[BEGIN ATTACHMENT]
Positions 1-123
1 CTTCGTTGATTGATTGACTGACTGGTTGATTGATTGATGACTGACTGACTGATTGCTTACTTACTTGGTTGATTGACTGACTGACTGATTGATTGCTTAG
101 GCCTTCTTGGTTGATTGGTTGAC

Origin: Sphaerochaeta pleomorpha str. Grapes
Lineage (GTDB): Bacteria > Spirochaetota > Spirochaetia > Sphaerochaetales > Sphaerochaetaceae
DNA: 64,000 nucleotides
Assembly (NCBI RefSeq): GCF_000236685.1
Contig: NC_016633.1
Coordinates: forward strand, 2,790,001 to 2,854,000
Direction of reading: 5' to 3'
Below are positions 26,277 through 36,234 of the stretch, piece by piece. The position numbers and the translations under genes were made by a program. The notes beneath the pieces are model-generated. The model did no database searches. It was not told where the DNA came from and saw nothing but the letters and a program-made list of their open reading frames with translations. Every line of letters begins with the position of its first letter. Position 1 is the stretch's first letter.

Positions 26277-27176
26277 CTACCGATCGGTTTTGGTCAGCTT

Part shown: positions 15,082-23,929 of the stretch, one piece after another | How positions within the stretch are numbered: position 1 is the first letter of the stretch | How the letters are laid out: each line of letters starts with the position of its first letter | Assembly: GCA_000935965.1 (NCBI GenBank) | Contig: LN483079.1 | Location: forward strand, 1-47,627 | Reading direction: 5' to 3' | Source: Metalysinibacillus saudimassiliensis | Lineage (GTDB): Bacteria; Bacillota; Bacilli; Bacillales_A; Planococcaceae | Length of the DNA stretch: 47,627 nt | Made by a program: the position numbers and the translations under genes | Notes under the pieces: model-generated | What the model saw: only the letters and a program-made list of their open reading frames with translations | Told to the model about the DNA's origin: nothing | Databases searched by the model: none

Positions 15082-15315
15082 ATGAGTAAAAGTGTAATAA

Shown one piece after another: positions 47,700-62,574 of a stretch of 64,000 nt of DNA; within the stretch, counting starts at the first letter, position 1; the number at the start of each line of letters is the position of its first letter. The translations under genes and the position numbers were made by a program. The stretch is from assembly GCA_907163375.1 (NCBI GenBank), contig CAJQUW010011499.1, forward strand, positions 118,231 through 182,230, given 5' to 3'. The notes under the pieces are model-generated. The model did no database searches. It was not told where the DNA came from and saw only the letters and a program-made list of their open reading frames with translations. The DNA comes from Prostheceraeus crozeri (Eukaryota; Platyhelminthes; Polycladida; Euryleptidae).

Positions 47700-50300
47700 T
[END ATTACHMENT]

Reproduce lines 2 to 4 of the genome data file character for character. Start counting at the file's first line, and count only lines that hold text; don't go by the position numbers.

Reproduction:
1 CTTCGTTGATTGATTGACTGACTGGTTGATTGATTGATGACTGACTGACTGATTGCTTACTTACTTGGTTGATTGACTGACTGACTGATTGATTGCTTAG
101 GCCTTCTTGGTTGATTGGTTGAC

Origin: Sphaerochaeta pleomorpha str. Grapes